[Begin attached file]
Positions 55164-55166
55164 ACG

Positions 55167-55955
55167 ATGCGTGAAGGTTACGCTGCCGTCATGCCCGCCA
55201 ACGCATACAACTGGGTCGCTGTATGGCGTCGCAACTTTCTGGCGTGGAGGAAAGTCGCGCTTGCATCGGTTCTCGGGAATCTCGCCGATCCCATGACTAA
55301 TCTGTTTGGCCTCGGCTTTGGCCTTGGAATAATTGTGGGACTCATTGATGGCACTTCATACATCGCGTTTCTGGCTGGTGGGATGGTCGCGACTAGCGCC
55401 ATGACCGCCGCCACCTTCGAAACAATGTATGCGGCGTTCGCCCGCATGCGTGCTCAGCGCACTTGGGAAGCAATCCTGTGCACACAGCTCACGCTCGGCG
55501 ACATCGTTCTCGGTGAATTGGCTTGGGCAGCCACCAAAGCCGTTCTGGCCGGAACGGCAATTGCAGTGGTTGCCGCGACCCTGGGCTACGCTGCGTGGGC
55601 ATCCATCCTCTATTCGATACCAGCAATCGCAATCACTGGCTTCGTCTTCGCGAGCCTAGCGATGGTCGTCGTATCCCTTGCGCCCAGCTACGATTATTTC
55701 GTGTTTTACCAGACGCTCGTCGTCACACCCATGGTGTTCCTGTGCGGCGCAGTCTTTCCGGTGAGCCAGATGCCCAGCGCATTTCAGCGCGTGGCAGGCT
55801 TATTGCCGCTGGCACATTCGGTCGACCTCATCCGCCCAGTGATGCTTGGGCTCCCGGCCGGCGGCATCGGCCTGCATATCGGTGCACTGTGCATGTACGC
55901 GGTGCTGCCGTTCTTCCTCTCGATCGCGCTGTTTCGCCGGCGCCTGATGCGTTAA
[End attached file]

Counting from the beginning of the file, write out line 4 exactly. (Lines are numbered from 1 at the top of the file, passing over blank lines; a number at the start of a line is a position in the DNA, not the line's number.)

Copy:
55167 ATGCGTGAAGGTTACGCTGCCGTCATGCCCGCCA